Over the last year, I have been driving the accessibility initiative at N26 to a point where it’s interesting enough that I can write about it. Because it’s a step by step process, this write-up is divided in sections. Feel free to jump to the one relevant to your interests.

Making it a non-functional requirement

An issue that often arises when it comes to introducing accessibility on a project is that there is either no time or no money for that. “That’s not our audience!” they say. Product owners, often by (understandable) lack of knowledge on the topic, dismiss accessibility for it being too inconvenient to implement.

At N26, I had the luck to start fresh. We had an empty code-base and a platform to build from the ground up. Being an advocate for inclusive experiences, it was out of question for me to give up on web accessibility before even starting. Recently hired in the company, I knew this was likely a battle I could lose, so I decided not to even fight it.

For the first few months, we never mentioned accessibility in plannings, and Just Did It. We made our interfaces as inclusive as possible. We tried our best to accomodate to different usages of the web (devices, possible handicaps, sizes…). During review, we would usually point out how we made this component or user interface robust for different scenarios, including for people with disabilities.

This is how we slowly implemented in everyone’s mind —including our product owner— that web accessibility doesn’t have too be hard or longer to implement. We could just do it as we do everything else provided we’d consider it from the ground up. And this is how we made it a non-functional requirement. In systems engineering, a non-functional requirement (or NFR for short) is a criterion that describes how a system should be (rather than what it should do). Practically speaking, it means we now have to make things accessible for them to be considered done: accessibility is part of our baseline for quality.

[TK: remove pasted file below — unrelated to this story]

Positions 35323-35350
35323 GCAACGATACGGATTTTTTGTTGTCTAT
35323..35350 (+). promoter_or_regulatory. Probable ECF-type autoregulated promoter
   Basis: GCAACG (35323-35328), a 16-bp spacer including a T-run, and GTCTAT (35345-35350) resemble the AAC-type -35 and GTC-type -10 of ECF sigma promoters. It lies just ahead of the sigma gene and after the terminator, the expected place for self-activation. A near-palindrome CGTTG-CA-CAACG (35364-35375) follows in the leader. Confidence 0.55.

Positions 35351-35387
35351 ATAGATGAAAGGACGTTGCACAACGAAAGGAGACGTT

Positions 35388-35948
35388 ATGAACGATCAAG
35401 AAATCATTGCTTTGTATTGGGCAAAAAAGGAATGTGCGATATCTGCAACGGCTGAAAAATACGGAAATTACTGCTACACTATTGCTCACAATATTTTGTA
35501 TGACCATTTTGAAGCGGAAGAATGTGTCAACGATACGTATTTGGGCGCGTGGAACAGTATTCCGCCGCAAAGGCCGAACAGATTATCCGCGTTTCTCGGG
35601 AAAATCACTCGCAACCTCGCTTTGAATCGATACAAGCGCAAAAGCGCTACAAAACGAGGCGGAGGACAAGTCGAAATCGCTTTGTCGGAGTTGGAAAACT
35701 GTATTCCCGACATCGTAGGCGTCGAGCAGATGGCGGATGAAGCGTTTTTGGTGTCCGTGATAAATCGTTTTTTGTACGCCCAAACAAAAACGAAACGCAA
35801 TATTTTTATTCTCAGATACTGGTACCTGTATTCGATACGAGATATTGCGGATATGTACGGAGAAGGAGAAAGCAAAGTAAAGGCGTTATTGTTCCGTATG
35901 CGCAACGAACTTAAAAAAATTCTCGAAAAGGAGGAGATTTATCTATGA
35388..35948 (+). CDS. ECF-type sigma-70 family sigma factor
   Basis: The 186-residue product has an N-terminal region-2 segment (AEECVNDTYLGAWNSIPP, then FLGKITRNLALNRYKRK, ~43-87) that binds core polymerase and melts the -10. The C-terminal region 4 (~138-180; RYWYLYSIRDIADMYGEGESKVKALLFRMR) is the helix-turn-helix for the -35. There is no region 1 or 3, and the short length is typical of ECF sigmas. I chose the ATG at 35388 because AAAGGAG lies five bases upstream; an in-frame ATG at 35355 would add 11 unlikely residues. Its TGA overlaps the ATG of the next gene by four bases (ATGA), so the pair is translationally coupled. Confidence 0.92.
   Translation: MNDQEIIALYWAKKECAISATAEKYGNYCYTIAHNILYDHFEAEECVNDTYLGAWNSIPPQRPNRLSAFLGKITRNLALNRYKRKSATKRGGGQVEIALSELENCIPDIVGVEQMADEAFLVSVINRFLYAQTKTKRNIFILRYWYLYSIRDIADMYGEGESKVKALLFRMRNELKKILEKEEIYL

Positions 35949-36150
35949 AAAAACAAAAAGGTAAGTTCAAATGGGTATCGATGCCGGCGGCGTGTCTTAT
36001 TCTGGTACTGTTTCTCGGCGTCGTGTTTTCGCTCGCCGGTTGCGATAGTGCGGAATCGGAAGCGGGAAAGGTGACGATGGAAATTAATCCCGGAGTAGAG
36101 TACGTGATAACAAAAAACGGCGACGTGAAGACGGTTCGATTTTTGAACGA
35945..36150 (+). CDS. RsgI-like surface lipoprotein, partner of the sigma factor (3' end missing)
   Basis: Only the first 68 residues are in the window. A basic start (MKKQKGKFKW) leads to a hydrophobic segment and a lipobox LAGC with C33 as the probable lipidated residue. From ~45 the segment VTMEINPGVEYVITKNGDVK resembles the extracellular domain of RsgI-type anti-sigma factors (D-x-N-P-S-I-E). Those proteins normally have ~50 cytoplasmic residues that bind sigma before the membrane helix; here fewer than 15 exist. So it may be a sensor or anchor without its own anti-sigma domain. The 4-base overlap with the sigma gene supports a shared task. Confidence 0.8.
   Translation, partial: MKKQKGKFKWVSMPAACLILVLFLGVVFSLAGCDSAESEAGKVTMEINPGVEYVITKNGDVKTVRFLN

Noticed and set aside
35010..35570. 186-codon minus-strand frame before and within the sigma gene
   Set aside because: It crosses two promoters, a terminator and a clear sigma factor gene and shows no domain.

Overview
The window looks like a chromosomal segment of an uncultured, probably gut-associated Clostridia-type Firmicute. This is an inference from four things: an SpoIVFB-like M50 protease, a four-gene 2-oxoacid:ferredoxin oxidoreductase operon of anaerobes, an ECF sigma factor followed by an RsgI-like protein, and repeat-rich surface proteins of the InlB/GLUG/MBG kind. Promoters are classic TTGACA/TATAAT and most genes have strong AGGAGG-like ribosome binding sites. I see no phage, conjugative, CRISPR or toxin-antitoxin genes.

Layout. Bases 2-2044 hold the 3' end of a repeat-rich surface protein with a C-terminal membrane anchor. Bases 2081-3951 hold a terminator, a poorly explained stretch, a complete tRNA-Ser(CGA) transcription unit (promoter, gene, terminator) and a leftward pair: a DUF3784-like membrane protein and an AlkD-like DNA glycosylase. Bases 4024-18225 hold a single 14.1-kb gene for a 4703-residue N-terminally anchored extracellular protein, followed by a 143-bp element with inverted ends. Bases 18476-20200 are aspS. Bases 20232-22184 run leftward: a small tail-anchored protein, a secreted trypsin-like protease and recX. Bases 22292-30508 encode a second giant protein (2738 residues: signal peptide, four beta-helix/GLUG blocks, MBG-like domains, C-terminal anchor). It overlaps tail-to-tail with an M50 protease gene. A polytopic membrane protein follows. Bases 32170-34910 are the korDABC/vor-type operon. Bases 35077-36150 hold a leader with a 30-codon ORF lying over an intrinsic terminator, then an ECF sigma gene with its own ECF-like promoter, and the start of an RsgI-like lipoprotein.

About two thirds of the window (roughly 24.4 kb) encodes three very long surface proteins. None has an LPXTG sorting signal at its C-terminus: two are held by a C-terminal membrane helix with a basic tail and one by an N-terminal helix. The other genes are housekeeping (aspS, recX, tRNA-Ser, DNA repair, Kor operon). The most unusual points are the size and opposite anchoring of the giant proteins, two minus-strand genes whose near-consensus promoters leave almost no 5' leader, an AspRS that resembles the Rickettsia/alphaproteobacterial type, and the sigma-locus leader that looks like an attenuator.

Preventing mistakes early

Web accessibility is a complex topic. It’s one of these things where everybody is convinced it’s great and it should be done, but nobody really knows how to do so. The knowledge varies from person to person. Most developers (should) have the basics, but unless they are directly confronted to the problems they are trying to solve (blindness for instance), they often tend to omit things. We’re only humans after all.

The good thing about this, is that mistakes are easily prevented with proper tooling. At N26, we introduced two ways for us to minimize the amount of accessibility problems: via linting, and through the developer tools.


The new N26 web platform is an isomorphic React application. One of the cool things about this is that everything is written on JavaScript (don’t quote me on this statement). Including our markup, which is authored using JSX. JSX is an extension of JavaScript used to represent HTML structure in a declarative way. The reason I mention JSX is because since it’s JavaScript (even though eventually compiled), it can be linted with ESLint. And the nice thing about this, is because there is an ESLint plugin called eslint-plugin-jsx-a11y.